I have a theory when it comes to listening to Magic Giant’s music, I refer to the proposition as the ”Magic Giant Experience”. The “Experience” requires you to listen to their acoustic album, and then their studio albums (Magic Giant and In The Wild) mixing in the two Set On Fire remixes. This allows Zang and Mr. Tango showcase their instrumental talents in an easy-listening way. And then the magic comes out when the drums and everything that the Misfits are.
Magic Giant is made up of four members; Austin Bisnow (lead singer), Brian Zang (acoustic guitar and cello), Zambricki Li (viola, banjo, and harmonica), and Kasto (drums). Kasto just joined a year ago while helping produce In The Wild (ITW), and Austin, Zang, and Zambricki have been together since 2014. Note to readers: due to the shortness of the interview I had with Austin after the amazing show in February 2018, I will not be using a lot of the answers in this post.
Now I am not saying Magic Giant EP had bad demo versions of some of the ITW songs, but what I will say it sounded quite….. different…. then the final versions.
I honestly don’t know why The Dawn didn’t make ITW (that’s how good the demo is) because it perfectly expresses Magic Giant’s unique sound. I really like Set On Fire (Cloudchords Remix) because it infuses two totally different genres (electronic and alternative), combined both artist’s sound, and produced a remix that sounds totally unlike the original. Other Suns is also good, it sounds like an inspiring bluegrass song with a little bit of Stone Foxes influenced. Overall, despite the EP being my lowest grade for any EP/single/album, I listen to some of the songs whenever I listen to Magic Giant (which is like every other day).
I honestly didn’t care for Prototyperaptor’s remix of Set On Fire as much as I liked Cloudchords. This remix has small hints of what the original sound like, such as some of the verses, the riffs, a little bit of the outro. Now I don’t tend to like a remix because it doesn’t sound like the original, but when it only has some of the original components then it just sounds like any other Deadmou5 song. And that’s what this remix sounds like to me.
I really do enjoy listening to In The Wild, but the only reasons I didn’t give the album 5 stars will be explained later. True highlights of ITW includes (of course) Magic Giant’s signature song; Windows. This song doesn’t only have a great beat to it, but it is a cool video and sounds absolutely beautiful when played live. While Magic Giant puts on quite a show, it is really never truly amazing unless they play this song. To cut the sweet talk short, I end by saying that Kasto’s roll in this song is vital to me because without the drum then it just doesn’t have that “get off your a$# and dance” kick to it. As for Set On Fire, I may be very biased when it comes to banjos, but who wouldn’t be. And that’s why I like this song…. Because of the awesome banjo riff. I also like the songs Jade and Glass Heart for the same reason. I will also compliment Austin by saying that his voice sounds good with whatever instrument Zang or Li plays, I guess that’s why they’re getting so popular. Other outstanding songs with different instrumental riffs include Let It Burn (harmonica), and acoustic guitar riffs (Great Divide, Let’s Start, and Hideaway).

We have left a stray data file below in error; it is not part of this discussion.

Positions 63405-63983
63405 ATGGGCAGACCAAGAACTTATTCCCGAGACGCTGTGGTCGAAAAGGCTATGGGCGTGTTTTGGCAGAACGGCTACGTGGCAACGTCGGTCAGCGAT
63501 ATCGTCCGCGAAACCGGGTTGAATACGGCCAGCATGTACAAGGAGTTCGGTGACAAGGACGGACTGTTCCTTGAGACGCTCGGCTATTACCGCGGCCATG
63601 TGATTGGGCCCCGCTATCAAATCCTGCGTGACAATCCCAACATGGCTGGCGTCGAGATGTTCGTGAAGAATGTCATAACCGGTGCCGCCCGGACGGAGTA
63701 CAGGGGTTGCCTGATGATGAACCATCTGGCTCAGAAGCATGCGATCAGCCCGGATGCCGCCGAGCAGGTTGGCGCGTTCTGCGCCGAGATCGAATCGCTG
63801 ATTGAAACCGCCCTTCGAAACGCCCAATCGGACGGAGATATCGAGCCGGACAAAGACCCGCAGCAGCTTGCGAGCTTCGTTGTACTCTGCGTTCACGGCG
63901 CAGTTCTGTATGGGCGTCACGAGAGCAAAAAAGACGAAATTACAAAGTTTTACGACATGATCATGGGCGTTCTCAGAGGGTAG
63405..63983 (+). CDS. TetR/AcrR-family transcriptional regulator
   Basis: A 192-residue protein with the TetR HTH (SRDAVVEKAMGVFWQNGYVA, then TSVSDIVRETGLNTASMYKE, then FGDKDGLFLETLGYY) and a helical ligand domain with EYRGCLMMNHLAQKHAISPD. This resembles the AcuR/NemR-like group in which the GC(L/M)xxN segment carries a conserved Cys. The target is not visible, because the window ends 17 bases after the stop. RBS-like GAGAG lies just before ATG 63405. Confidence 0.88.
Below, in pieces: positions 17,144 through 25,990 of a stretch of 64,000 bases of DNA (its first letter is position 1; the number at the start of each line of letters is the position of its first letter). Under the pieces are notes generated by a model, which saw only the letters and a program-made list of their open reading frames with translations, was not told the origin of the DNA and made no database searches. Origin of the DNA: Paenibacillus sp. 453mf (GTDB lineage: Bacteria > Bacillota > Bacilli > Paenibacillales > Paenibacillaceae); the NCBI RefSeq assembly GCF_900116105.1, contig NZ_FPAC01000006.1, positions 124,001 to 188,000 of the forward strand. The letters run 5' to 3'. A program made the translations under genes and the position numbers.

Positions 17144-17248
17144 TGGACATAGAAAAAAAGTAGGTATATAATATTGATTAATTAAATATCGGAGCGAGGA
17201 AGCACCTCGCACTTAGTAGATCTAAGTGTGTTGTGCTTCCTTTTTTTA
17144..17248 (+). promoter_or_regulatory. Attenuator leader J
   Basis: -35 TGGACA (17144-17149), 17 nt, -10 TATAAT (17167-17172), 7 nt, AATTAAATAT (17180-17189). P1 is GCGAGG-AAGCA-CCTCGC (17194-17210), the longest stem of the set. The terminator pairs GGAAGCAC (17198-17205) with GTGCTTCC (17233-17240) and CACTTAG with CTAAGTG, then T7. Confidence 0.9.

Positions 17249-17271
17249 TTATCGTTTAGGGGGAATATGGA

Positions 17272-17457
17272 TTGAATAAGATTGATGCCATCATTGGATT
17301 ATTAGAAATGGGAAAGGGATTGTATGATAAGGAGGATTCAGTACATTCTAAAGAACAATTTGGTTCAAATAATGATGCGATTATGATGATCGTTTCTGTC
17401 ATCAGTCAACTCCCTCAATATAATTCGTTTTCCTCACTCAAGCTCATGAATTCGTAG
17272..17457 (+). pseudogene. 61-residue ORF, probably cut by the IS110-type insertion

Overall, the reason why I think In The Wild deserves to be on the radio is not only because it is an impressive album, but it also has a factor I consider very important to a band with a revolutionary sound. That factor is having a multi-instrumental band member, this can help a group explore so many different paths while at the same time not losing 100% of their popular sound. We’ve seen Mumford & Sons be reasonably criticized for turning away from their bluegrass roots by making what sounds like a rock album (Wilder Mind ). But something Magic Giant is doing that is totally different then what M&S is changing only one instrument. In other words, they’re allowing their multi-instrumental musician (Zang) develop riffs with different instruments per song, while not changing their sound in a drastic way. Yes, I do believe multi-instrumental members are a huge factor in a revolutionary band. But what makes them great is their ability to use that factor in the right way. And that’s exactly what Magic Giant is doing in this album.
I will end my critique by saying how amazed I was to hear how purely simple In The Wild (Acoustic Album) sounds. This is an album I would (and sometimes do) listen to when I need to either calm down or relax. I would not be surprised if an old-time music fan (someone who likes Otis Redding or music from the 20’s) looks at me and says something like “this is what real music sounds like” when hearing this album. And honestly, I always liked when artists/bands come out with easy-listening versions of songs. There’s nothing like sitting back on my back porch swing with my Yeti filled with green tea (or coffee if it’s the morning) and listening to a simple acoustic song on a sunny day.
In conclusion, I would sincerely like to thank Magic Giant for being so open to me. I really love what these guys are doing with their music and fans. I will gladly stay in touch with Austin (and hopefully their manager), and follow their continued success! Thank you again!!!!